When the XJ220 was launched in 1992 the list price in the UK was £470,000 including vat. That is over £100k more than you might spend on an Aventador SV today. The development costs crippled the project and nonetheless had to be recouped but buyers just couldn’t stomach the outlay. Great car but not at any price.

However, prices for XJ220’s have long-since hit rock-bottom and buying one for around £100,000 was something that occurred about 10 years ago. Now they are heading for £300k+ territory. The market has woken up to the fact that the XJ220 rightly deserves a place in the automotive history books and is a proper icon that moved the game on in its day.

The XJ220 is big and has presence. The styling is svelte and will draw crowds parked in a High Street even parked next to a LaFerrari. It is comfortable and very easy to drive (just avoid country lanes because it is wide, very wide). Most XJ220’s today have covered seriously low mileages and time is running out to buy at less than 1992 prices – the car is an absolute bargain.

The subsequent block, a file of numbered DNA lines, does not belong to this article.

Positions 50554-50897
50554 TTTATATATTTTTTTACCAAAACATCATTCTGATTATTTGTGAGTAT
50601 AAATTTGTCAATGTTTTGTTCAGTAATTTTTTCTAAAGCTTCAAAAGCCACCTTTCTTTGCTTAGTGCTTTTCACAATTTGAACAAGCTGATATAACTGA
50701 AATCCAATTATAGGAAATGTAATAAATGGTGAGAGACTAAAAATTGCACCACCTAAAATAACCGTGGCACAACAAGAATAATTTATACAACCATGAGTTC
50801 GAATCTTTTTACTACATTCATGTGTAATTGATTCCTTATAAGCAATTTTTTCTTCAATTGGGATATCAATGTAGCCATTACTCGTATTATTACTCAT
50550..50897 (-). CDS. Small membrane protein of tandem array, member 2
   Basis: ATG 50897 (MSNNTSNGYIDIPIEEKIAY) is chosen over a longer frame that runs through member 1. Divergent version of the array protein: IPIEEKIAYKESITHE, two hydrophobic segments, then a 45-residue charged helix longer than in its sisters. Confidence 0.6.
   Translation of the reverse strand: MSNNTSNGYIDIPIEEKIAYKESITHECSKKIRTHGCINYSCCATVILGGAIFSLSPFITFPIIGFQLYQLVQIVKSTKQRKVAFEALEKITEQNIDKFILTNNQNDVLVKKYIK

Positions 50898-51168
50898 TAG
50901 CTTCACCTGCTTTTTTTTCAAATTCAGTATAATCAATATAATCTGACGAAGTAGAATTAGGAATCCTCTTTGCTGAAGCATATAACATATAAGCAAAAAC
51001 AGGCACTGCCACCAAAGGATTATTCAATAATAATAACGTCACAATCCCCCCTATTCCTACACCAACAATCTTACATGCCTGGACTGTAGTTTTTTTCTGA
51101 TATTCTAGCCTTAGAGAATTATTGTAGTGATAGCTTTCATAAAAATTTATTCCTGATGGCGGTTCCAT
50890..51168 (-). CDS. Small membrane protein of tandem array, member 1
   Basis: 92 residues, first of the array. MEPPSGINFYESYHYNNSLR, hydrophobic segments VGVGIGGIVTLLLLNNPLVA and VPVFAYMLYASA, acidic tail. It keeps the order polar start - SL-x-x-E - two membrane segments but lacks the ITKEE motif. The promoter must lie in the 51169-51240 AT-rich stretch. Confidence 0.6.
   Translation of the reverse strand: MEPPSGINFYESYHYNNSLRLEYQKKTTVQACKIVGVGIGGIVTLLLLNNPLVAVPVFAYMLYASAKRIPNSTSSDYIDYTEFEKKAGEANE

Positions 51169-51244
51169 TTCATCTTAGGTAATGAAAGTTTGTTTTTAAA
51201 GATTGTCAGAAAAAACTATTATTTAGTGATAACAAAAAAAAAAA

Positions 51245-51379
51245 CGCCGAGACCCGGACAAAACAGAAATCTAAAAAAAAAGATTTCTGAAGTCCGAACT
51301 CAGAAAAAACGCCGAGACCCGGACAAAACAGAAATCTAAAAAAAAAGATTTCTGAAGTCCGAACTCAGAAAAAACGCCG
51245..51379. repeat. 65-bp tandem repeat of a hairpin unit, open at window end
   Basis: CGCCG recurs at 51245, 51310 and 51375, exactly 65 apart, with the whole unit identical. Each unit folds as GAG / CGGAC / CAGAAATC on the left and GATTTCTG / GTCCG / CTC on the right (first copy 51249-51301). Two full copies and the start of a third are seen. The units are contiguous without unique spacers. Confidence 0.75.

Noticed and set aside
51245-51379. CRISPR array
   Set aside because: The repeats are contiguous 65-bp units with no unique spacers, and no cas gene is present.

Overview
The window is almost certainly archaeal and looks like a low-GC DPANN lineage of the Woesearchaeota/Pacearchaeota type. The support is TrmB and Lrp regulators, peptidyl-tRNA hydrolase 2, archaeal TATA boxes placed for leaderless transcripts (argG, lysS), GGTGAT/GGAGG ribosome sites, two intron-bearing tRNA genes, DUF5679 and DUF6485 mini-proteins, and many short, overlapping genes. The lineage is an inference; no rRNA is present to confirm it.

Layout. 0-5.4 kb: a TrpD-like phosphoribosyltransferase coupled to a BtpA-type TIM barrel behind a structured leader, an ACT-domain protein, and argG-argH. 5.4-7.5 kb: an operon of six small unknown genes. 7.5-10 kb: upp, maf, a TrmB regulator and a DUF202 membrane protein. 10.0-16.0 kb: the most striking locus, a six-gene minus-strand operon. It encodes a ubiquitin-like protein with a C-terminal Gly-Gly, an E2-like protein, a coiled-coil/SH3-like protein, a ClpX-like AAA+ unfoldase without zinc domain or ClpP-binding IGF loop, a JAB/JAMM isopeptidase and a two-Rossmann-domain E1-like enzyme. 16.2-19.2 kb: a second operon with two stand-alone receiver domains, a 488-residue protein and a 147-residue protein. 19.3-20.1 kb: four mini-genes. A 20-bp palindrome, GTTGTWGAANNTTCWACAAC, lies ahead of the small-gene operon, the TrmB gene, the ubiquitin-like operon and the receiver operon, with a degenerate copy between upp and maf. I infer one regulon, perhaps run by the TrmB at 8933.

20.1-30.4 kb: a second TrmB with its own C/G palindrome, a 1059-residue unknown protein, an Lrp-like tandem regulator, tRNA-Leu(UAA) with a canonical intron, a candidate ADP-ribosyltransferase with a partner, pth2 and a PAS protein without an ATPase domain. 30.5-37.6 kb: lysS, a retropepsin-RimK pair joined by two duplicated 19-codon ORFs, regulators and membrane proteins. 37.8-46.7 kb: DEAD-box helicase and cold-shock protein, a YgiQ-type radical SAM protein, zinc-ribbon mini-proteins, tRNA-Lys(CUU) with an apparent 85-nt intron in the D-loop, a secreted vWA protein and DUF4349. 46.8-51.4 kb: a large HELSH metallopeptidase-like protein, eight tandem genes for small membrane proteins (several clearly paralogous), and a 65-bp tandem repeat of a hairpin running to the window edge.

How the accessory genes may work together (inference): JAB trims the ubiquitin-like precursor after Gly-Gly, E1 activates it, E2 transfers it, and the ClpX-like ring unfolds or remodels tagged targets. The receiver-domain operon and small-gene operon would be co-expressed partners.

We have spotted a 1994 Silverstone Green example with less than 3000 miles on the clock complete with what looks like great service history and provenance on sale in the Silverstone auction on the 27th/28th February here. The sales estimate is less than £300k so this could be a good opportunity for somebody looking to acquire a decent XJ220.